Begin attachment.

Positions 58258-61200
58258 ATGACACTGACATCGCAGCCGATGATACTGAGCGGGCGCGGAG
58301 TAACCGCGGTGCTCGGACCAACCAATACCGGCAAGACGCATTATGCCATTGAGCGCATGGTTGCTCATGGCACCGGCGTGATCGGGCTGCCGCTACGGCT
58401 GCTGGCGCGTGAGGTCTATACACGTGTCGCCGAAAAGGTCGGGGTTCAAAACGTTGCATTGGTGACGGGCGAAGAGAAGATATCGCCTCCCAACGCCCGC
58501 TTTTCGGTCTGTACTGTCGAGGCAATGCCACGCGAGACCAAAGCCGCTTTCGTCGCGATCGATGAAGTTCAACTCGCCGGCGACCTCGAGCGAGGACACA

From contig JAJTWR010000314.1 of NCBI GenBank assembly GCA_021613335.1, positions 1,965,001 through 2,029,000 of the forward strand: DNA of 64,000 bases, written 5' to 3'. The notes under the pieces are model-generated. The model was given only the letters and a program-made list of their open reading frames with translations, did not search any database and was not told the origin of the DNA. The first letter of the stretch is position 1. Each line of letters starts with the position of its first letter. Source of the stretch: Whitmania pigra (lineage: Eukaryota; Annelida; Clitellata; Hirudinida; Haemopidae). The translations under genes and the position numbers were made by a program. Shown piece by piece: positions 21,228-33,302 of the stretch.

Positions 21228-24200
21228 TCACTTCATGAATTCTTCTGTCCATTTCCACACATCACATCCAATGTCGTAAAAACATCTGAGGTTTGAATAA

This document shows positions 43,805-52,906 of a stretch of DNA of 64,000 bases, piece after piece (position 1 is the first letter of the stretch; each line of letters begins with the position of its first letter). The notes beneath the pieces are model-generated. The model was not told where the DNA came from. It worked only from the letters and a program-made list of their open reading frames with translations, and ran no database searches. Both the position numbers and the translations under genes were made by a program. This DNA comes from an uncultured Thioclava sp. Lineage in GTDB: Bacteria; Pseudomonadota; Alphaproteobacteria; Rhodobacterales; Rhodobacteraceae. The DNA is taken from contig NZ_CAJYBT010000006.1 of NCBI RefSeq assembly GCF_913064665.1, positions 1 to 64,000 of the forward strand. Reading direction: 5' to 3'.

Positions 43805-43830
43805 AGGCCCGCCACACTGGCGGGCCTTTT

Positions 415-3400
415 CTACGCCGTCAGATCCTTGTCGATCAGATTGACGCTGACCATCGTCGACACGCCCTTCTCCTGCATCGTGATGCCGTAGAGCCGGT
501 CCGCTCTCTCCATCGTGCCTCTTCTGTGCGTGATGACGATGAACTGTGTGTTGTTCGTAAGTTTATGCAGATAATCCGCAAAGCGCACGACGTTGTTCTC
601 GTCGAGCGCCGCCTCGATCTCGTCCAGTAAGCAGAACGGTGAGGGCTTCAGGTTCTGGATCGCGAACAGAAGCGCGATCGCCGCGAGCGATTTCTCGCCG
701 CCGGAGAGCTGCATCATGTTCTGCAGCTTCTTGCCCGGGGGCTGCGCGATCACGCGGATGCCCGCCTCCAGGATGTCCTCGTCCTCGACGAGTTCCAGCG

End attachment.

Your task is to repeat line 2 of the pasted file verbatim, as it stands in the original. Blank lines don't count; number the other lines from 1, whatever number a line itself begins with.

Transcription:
58258 ATGACACTGACATCGCAGCCGATGATACTGAGCGGGCGCGGAG